According to Schwartz and extensive research, offering more choice creates a psychological burden that can turn consumers off, because more choice means more time and effort to choose and increased odds that you’ll make the wrong choice and regret it. Schwartz points to the famous ‘Jam Study’ that found that consumers were 10 times more likely to purchase jam from a range of 6 jams, than they were from a range of 24. Less choice, more sales.

So offering more choice to consumers may not always be good – even though more choice should mean more and happier consumers, More choice should mean individual needs will be better satisfied, and more choice should mean an enhanced a sense of autonomy (personal freedom), one of the three core drivers of human wellbeing (along with relatedness and competence). But more choice sometimes backfires – because it’s inconvenient and risky.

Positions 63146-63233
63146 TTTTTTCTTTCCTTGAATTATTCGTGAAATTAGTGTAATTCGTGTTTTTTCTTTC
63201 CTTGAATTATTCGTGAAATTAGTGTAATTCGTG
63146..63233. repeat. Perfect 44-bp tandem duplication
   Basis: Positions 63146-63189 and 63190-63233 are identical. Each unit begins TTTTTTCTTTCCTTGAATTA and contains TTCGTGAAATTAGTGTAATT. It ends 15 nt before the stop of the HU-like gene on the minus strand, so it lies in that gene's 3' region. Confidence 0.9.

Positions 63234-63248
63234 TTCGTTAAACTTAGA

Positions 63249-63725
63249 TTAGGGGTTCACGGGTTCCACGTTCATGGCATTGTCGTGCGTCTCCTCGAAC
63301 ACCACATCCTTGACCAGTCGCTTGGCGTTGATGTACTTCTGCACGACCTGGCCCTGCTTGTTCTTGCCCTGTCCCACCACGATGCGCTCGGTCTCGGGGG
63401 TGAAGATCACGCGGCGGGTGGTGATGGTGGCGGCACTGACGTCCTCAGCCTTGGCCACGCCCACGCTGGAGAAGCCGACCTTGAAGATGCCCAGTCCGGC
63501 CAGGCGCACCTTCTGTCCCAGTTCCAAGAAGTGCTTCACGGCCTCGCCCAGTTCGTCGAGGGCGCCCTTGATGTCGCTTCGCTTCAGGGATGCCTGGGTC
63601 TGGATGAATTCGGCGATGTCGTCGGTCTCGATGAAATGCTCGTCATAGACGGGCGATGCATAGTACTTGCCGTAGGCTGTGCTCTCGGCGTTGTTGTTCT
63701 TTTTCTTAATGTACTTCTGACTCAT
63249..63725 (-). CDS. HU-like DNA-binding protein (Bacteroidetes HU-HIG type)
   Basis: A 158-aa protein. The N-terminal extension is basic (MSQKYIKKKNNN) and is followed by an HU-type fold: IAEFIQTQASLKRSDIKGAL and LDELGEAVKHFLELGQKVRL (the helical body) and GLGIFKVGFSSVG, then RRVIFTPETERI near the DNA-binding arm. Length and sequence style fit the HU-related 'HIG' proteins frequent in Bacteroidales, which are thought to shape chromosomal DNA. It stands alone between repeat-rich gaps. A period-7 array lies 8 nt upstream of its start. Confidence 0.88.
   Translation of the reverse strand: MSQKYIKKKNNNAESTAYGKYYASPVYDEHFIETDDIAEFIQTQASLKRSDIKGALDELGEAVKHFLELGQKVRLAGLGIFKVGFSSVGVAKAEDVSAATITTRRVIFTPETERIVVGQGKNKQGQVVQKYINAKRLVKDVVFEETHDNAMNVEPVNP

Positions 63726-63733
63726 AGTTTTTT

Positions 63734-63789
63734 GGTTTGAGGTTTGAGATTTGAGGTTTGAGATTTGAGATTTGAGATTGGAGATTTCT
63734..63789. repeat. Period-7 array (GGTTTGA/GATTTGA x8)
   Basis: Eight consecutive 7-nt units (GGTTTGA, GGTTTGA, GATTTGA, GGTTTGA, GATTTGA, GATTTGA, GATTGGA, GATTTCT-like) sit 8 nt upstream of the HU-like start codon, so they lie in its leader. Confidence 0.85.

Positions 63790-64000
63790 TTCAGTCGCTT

As a result, Schwartz argues that brands should not always seek to maximise choice for consumers by launching endless variants and line extensions. If a category is cluttered, leave it alone – unless you can be the best, and outspend competitors on distribution and advertising. Interestingly, in followup research to the book, psychologists have identified when adding more choice can be counter-productive

  • ‘Low involvement’ products where people want minimise effort
  • New categories, where people are unclear about their preferences
  • Complex products that make deciding difficult
  • Complex categories where options are difficult to compare

The Brand Genetics Take